MLK Day 2014 Breakout Sessions

  Various Locations across the Emory & Henry campus

Monday, January 20, 2014 • 11:30am – 2:30pm

MLK.jpgBreakout sessions address topics related to the MLK Day theme. Specific forms of slavery, both historical and modern-day, are addressed. Topics include Biblical slavery, human trafficking, slavery in Ghana, slavery in Washington County, Emory & Henry’s ties to slavery, as well as fair trade food, clothing and electronics. Presenters of the morning sessions include Todd & Krista Clark, Alise Coen, Ed Davis, Jack Roper, Tal Stanley, David St. Clair, Robert Vejnar, Jimmy Whited, and Claire Wiklund. The afternoon breakout session are led by the keynote speaker, Justin Dillon, who conducts a Q&A session related to the film Call + Response.

Lyceum credit will be given for all Breakout sessions.


Morning Sessions: (11:30 a.m.)


Django and Jesus: Christ Crucified, Quentin Tarantino, The Sage of Monticello and Satygraha
Byars Room 121

This breakout will examine images of slavery, attempting to define it for the US in the nineteenth century, as well as discuss modes of resistance in a range from Sermon on the Mount through armed rebellion to Enlightenment Resistance, closing with a non-Christian pacifist approach.
Jack Roper joined the Emory & Henry College faculty in 1988, became Richardson Professor of American History in 1992, and retired in 2013.

Human Trafficking in a Global Context: Causes, Consequences, and Warning Signs
McGlothlin-Street Room 102

In this session participants will learn about the global reach of human trafficking today, and the ways human trafficking intersects with other international security issues in the underground market. The main causal factors that drive this modern form of human slavery and enable transnational criminal networks to profit from it will be discussed. Participants will also learn to recognize some of the major warning signs that accompany this phenomenon, enabling them to better identify and potentially help victims of human trafficking.
Alise Coen is Assistant Professor of Political Science and Director of Women’s Studies at Emory & Henry College.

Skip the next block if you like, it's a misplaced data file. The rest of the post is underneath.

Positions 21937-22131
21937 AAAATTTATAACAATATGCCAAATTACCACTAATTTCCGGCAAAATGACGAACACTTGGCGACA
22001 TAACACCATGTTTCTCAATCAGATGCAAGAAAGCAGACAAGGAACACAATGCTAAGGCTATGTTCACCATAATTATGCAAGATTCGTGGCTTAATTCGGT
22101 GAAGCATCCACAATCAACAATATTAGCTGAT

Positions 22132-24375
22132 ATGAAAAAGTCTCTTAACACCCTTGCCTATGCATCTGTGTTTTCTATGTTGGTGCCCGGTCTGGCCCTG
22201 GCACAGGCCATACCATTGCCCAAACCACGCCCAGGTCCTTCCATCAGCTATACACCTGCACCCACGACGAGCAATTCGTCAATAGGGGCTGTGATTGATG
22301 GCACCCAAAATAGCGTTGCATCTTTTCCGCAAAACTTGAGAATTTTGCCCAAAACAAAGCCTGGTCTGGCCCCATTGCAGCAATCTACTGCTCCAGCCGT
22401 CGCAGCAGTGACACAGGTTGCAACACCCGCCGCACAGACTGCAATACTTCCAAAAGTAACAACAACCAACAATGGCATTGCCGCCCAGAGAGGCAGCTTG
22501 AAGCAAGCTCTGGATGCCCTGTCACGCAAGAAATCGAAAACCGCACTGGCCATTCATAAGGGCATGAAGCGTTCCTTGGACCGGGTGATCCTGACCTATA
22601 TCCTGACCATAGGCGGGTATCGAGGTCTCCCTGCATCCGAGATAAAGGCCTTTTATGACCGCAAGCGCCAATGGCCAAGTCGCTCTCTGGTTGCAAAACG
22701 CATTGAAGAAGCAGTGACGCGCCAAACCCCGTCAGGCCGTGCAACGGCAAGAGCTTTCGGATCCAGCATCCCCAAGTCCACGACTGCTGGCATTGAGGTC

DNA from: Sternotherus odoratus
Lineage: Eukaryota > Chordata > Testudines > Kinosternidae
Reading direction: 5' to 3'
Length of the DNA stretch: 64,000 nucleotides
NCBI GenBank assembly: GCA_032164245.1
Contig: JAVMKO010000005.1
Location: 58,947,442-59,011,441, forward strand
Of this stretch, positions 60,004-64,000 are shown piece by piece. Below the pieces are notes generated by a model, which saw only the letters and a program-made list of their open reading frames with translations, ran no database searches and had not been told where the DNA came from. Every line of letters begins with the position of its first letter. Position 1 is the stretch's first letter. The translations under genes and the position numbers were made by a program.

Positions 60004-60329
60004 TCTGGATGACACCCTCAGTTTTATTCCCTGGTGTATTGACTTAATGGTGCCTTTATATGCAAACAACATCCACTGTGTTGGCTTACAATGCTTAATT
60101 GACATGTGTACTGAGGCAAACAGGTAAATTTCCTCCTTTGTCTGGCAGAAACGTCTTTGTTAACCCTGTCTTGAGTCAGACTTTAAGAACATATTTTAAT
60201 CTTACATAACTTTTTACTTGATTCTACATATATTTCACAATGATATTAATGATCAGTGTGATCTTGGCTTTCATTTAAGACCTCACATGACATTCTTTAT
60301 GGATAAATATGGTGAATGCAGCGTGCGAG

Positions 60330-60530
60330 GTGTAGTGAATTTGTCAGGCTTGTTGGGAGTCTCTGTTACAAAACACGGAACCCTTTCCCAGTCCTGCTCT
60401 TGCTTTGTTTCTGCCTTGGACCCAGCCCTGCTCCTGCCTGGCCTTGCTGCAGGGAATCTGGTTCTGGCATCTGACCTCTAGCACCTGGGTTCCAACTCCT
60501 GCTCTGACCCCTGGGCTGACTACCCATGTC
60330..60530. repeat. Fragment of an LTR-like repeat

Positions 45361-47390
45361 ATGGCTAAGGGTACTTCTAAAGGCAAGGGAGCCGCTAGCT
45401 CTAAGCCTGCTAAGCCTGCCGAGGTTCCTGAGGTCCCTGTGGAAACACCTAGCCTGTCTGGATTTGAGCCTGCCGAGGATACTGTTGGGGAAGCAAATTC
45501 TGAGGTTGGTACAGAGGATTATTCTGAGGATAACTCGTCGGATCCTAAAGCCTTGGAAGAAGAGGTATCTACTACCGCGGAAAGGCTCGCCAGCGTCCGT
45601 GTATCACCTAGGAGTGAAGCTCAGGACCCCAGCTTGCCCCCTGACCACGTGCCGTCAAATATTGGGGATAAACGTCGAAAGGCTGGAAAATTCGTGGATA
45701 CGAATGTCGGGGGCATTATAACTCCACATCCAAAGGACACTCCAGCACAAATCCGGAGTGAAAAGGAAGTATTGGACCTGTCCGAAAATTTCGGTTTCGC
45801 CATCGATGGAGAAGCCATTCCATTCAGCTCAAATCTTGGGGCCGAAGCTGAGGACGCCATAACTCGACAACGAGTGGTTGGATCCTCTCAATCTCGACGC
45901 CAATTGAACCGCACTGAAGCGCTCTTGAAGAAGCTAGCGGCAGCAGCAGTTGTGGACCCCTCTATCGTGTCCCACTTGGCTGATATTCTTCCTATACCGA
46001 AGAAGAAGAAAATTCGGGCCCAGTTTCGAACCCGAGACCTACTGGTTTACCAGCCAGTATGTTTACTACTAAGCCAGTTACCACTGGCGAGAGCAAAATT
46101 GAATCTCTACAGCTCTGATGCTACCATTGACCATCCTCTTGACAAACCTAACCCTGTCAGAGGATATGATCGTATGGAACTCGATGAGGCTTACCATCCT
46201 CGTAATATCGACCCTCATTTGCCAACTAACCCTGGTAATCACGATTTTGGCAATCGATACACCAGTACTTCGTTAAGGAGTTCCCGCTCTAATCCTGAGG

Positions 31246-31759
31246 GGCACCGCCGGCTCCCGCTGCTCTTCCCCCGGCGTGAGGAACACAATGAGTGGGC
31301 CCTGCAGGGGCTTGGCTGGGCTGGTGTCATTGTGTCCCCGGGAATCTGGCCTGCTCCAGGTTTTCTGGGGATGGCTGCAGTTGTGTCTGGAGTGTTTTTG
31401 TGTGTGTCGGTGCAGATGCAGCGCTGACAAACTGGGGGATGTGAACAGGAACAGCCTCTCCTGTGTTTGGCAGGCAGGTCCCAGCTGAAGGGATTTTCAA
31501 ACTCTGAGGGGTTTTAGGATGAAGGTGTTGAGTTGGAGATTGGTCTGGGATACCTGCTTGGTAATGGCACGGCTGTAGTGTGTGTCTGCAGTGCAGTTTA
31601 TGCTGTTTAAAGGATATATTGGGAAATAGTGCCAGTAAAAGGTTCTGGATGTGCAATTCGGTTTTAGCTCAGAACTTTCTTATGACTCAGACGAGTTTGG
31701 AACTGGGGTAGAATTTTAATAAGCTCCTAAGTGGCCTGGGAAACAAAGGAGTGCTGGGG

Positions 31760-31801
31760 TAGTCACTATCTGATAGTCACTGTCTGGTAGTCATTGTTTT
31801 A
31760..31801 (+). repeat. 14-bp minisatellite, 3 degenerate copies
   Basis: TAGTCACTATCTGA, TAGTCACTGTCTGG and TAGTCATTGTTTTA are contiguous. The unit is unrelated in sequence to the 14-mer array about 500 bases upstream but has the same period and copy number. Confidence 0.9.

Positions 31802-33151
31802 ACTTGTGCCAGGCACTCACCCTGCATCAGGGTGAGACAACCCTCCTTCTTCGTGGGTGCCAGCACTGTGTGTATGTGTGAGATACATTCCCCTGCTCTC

Child Slavery Today: Lessons learned through international adoption
Byars 018

Child slavery is alive today in many third world countries. Confronted by many ethical and moral questions through their journey of adopting two sons from Ghana, they also encountered heroes who are working to end child slavery in Ghana. They will share their stories and offer ways for you to help with your time, love, and commitment.
Todd & Krista Clark have recently completed an international adoption process which resulted in two new sons joining their family from Ghana. As members of the Emory & Henry Community since 2008, Krista serves as a Visiting Instructor of Economics and Todd is the Associate Dean of Students at Emory & Henry.

Emory & Henry’s Ties to Slavery
2nd Floor of Kelly Library

Slavery permeated much of colonial American and antebellum southern life, and many colleges and universities at the time, both northern and southern, had some association with human bondage, including Emory & Henry College. This session will examine Emory & Henry’s relationship with slavery, exploring ways in which it can acknowledge its past while at the same time addressing how that past may or may not have implications for those associated with the College today.
Robert Vejnar is the archivist for Emory & Henry College and the Holston Conference of the United Methodist Church. Vejnar also teaches in the core curriculum at Emory & Henry and instructs a class on colonial Virginia history that involves a study visit to Jamestown, Colonial Williamsburg, and the James River plantations.

Poisoning Our Neighbors
McGlothlin-Street Hall Room 147